Seth Rogen had a big hand in the creation of two of last year’s groundbreaking comedies: “Knocked Up” and “Superbad.” The latter movie rates as one of the smartest, crudest and funniest movies ever made about the labyrinthian nature of the male, adolescent mind.
Now, along comes “Drillbit Taylor,” another high school farce co-written by Rogen and starring Owen Wilson as a homeless “bum” hired as a bodyguard by two high school freshmen tired of being beaten and humiliated by two bullies.
With this paltry offering, Rogen’s average goes from 1.000 to .667, for at best this is a throwaway effort offering intermittent pleasures awash in a puddle of errant humor and the shallow stream of a clichéd narrative.
Picked on at school
Once more, we have nerd heroes, the “freakish skinny” Wade, played by Nate Hartley, and Ryan, the pudgy, curly-haired goofus portrayed by Troy Gentile. Later, they are joined by the diminutive Emmit, played by David Dorfman.
Because Wade lives in a home with two stepbrothers and a jock-bully father while Troy lives with his mother, there’s ample room for both humor and with some trenchant social observations about lost suburban kids. But here, Rogen and co-writer Kristofer Brown opt for contrived silliness, doing their best to fall into a PG-13 safety net; that is, staying just this side of offensive. This they do by eliminating f-words and frontal nudity.
Because of its inherent appeal to teens, especially adolescent boys, “Drillbit Taylor” may end up on top of the weekend’s top grossers. But it hardly represents the best of Rogen or Wilson, who has more to him than playing the clown. But here he is in a loose, clumsily designed role as the vagabond who answers an ad placed by kids anxious to get a bully off their backs. The cad is named Filkin, played with all the finesse of a barn door by Alex Frost.
Little about “Drillbit Taylor” is inventive or unique. Wilson knows how to deliver a witty line with clever timing, but he’s offered few of them here, and they come with infrequent spurts. His best, most apt and most finely honed observation is one in which he explains how an adult can enter a school and then succeed in fooling both kids and administrators that he is a teacher:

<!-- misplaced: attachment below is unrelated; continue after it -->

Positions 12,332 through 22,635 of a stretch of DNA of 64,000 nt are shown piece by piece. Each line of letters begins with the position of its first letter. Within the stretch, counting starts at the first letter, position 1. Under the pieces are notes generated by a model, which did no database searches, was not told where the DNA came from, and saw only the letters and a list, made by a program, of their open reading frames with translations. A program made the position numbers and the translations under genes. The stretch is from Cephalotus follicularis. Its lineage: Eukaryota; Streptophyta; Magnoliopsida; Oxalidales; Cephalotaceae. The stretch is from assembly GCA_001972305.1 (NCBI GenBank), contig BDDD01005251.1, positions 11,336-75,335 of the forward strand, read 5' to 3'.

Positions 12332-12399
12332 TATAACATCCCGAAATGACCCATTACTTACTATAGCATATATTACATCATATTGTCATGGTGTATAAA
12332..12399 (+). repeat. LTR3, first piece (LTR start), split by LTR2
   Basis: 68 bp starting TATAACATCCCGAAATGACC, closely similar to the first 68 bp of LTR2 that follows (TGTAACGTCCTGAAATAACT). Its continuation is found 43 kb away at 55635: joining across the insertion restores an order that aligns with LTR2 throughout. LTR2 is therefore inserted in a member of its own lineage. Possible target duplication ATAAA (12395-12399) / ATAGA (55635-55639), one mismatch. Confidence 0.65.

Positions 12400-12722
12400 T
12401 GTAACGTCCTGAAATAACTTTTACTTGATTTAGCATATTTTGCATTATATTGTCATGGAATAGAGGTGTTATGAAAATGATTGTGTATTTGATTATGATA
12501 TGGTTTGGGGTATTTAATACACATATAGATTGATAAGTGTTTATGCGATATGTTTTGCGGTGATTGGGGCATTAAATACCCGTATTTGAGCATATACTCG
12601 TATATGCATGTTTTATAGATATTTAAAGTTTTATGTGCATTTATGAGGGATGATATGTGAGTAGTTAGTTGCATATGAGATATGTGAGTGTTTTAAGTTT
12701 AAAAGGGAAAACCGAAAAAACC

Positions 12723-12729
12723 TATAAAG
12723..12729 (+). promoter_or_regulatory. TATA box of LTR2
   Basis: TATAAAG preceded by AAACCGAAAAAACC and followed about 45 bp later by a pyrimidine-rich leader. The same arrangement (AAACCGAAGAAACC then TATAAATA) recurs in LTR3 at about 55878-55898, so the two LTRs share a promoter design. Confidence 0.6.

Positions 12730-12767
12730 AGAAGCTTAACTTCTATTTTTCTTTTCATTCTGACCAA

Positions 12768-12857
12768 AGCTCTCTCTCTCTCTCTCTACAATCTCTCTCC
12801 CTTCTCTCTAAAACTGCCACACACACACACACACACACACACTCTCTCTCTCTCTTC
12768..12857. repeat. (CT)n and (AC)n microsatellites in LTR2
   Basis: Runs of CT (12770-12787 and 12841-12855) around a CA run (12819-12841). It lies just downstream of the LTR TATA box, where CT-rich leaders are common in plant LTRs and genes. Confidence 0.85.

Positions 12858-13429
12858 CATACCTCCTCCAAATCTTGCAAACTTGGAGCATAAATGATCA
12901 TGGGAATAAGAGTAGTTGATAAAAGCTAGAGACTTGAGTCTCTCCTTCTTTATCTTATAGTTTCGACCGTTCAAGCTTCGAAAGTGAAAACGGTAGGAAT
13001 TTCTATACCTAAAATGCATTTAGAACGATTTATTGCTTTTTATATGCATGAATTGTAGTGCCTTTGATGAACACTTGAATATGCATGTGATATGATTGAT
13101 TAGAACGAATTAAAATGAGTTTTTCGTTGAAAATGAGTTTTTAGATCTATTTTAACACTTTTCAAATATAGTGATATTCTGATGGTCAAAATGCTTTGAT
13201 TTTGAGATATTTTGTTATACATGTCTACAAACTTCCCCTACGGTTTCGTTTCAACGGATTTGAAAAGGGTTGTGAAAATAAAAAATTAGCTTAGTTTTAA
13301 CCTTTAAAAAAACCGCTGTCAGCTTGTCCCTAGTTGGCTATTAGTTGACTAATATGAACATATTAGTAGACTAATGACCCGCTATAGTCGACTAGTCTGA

“As long as you’ve got a coffee cup in your hand, nobody says anything,” quips Drillbit. It’s the movie’s funniest line.
“Drillbit Taylor” relies on slapstick for its gags. There’s an amusing sequence in which Gentile and Hartley trade punches to the gut and groin, adhering to their mentor’s advice to hang tough. Gentile gets into a rapping contest with Frost, emerging victorious with a killer line as he grasps an unmentionable place. The gag will get laughs, but like most of the routines, they hang there in search of a plausible comedic story.
As it is, most of the movie presents situations so preposterously unlikely that stretching one’s imagination takes work. Rogen and Wilson can do better; we’ve seen them do it. Their body of work dictates that their efforts here deserve to be damned with faint praise.
DIRECTED BY Steven Brill
SCREENPLAY BY Kristofer Brown and Seth Rogen
STARRING Owen Wilson, Troy Gentile, Nate Hartley, David Dorman and Alex Frost
RUNNING TIME: 102 minutes